Gusmano M. K.Allin S. (2011), ‘Health care for older persons in England and the United States: a contrast of systems and values’, Journal of Health Politics, Policy and Law, 36(1): 89118.
Gusmano M. K., Rodwin V. G.Weisz D. (2006), ‘A new way to compare health systems: avoidable hospital conditions in Manhattan and Paris’, Health Affairs (Millwood), 25: 510520.
Gusmano M. K., Rodwin V. G.Weisz D. (2010), Health Care in World Cities: London, New York and Paris, Baltimore, MD: Johns Hopkins University Press.
Kirby J. B.Kaneda T. (2005), ‘Neighborhood socioeconomic disadvantage and access to health care’, Journal of Health and Social Behavior, 46(1): 1531.
Leung G. M., Wong I. O. L., Chan W. S., Choi S.Lo S. V., on behalf of the Health Care Financing Study Group (2005), ‘The ecology of health care in Hong Kong’, Social Science & Medicine, 61: 577590.
Magán P., Alberquilla A., Otero A.Ribera J. M. (2011), ‘Hospitalizations for ambulatory care sensitive conditions and quality of primary care: their relation with socioeconomic and health care variables in the Madrid regional health service (Spain)’, Medical Care, 49(1): 1723.
Millman M. L. (1993), Access to Health Care in America, Washington, DC: National Academy Press.
National Health Service (2011), Help with Health Costs, Electronic: NHS.
New York City Department of Health and Mental Hygiene (2009), Community Health Survey, Electronic: New York City Department of Health and Mental Hygiene.
Office for National Statistics, United Kingdom (2010), Life Expectancy at Birth and at Age 65 by Local Areas in the United Kingdom, 2007–2009, Electronic: Office for National Statistics, United Kingdom.
Pappas G., Hadden W. C., Kozak L. J.Fisher G. F. (1997), ‘Potentially avoidable hospitalizations: inequalities in rates between US socioeconomic groups’, American Journal of Public Health, 87: 811816.
Parchman M. L.Culler S. D. (1999), ‘Preventable hospitalizations in primary care shortage areas. An analysis of vulnerable medicare beneficiaries’, Archives of Family Medicine, 8: 487491.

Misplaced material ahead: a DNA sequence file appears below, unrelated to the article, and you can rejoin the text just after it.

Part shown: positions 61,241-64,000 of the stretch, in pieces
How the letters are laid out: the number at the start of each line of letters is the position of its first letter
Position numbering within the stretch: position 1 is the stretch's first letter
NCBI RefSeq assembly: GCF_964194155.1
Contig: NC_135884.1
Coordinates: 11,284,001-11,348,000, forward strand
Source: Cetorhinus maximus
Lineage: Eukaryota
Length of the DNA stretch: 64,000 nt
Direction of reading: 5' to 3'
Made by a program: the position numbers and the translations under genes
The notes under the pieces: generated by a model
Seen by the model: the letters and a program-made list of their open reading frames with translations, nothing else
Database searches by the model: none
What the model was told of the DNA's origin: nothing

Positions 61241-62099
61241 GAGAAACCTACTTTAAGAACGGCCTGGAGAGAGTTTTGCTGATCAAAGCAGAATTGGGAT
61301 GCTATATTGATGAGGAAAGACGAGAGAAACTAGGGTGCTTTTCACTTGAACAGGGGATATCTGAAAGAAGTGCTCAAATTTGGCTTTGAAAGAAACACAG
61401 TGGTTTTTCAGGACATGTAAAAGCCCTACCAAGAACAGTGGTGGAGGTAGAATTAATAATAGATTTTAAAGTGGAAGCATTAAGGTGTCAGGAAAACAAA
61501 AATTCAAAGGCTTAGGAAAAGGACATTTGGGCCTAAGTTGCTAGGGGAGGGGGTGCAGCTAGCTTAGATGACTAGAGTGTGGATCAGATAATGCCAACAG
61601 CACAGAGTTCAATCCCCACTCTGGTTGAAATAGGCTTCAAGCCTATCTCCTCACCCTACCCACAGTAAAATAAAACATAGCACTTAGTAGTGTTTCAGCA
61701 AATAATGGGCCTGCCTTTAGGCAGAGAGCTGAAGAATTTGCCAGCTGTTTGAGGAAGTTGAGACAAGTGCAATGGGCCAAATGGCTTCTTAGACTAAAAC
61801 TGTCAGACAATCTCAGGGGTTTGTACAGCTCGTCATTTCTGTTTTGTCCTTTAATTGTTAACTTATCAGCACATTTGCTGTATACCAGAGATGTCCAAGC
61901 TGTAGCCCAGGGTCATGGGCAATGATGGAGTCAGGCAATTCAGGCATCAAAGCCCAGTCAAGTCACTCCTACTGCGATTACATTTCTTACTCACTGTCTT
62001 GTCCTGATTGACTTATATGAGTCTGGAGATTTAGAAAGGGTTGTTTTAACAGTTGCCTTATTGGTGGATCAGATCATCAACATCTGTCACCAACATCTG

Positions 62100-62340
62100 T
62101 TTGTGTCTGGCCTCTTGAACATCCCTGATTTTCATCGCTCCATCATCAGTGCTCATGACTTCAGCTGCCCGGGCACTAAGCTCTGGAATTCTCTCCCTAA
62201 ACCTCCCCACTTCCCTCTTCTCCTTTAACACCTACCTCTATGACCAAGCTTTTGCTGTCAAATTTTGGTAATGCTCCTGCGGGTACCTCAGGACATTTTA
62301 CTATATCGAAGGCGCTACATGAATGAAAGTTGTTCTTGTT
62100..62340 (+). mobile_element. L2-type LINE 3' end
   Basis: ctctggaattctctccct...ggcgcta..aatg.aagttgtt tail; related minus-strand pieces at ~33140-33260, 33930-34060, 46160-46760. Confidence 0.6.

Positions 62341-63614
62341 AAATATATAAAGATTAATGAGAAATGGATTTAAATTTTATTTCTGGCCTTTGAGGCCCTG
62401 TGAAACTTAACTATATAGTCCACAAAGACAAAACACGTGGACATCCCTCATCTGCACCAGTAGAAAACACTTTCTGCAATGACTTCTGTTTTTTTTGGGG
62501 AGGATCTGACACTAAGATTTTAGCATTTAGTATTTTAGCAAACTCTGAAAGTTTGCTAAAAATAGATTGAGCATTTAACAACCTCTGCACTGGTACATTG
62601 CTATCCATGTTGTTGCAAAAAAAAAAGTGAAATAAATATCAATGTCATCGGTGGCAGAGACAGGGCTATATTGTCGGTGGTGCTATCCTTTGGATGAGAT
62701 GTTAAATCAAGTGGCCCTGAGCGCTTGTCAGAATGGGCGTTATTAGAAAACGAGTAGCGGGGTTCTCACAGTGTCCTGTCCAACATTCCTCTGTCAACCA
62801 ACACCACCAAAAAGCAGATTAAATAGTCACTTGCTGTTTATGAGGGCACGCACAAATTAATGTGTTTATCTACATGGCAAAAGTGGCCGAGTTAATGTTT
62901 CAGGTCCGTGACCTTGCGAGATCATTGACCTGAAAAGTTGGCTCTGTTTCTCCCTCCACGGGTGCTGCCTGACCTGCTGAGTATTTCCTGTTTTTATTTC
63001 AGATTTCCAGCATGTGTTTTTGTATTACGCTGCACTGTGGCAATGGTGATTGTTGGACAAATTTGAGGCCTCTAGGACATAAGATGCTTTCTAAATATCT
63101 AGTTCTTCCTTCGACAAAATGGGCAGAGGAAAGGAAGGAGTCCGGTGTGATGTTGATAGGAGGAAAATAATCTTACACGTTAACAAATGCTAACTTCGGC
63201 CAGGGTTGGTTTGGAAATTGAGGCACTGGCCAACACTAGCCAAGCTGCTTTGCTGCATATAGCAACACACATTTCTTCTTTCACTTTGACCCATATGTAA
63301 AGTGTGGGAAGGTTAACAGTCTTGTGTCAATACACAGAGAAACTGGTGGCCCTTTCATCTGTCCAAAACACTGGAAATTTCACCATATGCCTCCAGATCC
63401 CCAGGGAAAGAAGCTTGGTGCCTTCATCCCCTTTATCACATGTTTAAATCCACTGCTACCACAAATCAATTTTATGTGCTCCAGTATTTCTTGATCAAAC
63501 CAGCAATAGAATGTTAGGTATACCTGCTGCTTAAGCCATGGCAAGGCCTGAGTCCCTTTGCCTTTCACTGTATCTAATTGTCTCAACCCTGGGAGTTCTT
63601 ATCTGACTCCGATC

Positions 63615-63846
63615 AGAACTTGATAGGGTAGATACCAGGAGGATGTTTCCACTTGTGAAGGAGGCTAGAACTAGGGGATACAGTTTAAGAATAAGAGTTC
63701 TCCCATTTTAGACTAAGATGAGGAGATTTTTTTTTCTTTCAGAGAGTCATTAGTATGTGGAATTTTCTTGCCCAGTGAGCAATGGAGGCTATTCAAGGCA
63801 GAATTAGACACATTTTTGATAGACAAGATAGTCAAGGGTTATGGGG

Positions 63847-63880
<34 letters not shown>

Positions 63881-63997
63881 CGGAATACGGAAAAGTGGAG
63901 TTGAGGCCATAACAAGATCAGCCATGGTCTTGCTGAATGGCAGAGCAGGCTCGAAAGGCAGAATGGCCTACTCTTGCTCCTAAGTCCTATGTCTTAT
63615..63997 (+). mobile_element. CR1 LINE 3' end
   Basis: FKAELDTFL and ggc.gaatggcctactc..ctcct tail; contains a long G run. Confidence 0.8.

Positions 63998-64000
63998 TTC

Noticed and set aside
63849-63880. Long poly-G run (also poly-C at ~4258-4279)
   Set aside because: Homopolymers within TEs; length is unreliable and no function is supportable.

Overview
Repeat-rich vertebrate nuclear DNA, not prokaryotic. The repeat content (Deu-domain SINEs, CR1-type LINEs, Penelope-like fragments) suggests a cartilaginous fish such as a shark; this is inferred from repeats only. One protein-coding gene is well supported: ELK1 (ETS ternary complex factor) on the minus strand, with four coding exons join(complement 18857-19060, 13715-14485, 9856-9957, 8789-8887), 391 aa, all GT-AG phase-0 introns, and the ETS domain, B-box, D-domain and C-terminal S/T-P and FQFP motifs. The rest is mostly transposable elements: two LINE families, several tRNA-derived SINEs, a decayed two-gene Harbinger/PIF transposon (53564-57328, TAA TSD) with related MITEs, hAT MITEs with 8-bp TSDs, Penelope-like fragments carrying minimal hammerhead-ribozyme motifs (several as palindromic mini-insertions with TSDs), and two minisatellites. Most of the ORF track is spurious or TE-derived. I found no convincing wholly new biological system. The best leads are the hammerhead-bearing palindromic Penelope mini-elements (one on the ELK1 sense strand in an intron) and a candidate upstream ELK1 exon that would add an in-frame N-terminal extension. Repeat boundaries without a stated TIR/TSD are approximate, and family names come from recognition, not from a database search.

Parchman M. L.Culler S. (1994), ‘Primary care physicians and avoidable hospitalizations’, Journal of Family Practice, 39: 123128.
Purdy S., Griffin T., Salisbury C.Sharp D. (2009), ‘Ambulatory care sensitive conditions: terminology and disease coding need to be more specific to aid policy makers and clinicians’, Public Health, 123(2): 169173.
Ricketts T. C., Randolph R., Howard H. A., Pathman D., Carey T. (2001), ‘Hospitalization rates as indicators of access to primary care’, Health Place, 7(1): 2738.
Rodwin V. G., Brecher C., Jully D.Baxter R. (eds) (1992), Public Hospital Systems in New York and Paris, New York: New York University Press.
Roos N. P.Mustard C. (1997), ‘Variation in health and health care use by socioeconomic status in Winnipeg, Canada: does the system work well? Yes and No’, The Milbank Quarterly, 75(1): 89111.
Saha S., Solotaroff R., Oster A.Bindman A. B. (2007), ‘Are preventable hospitalizations sensitive to changes in access to primary care? The case of the Oregon Health Plan’, Medical Care, 45(8): 712719.
Starfield B. (1994), ‘Is primary care essential?’, Lancet, 344: 11291133.
Starfield B., Shi L.Macinko J. (2005), ‘Contribution of primary care to health systems and health’, The Milbank Quarterly, 83(3): 457502.
Weissman J. S., Gatsonis C.Epstein A. M. (1992), ‘Rates of avoidable hospitalization by insurance status in Massachusetts and Maryland’, Journal of the American Medical Association, 268: 23882394.
Woo J., Mak B., Cheng J. O.Choy E. (2011), ‘Identifying service needs from the users and service providers’ perspective: a focus group study of Chinese elders, health and social care professionals’, Journal of Clinical Nursing, 20: 34633471.
Recommend this journal

Email your librarian or administrator to recommend adding this journal to your organisation's collection.

Health Economics, Policy and Law
  • ISSN: 1744-1331
  • EISSN: 1744-134X
  • URL: /core/journals/health-economics-policy-and-law
Please enter your name
Please enter a valid email address
Who would you like to send this to? *
×

Metrics

Altmetric attention score

Full text views

Total number of HTML views: 3
Total number of PDF views: 33 *
Loading metrics...

Abstract views

Total abstract views: 275 *
Loading metrics...

* Views captured on Cambridge Core between September 2016 - 19th November 2017. This data will be updated every 24 hours.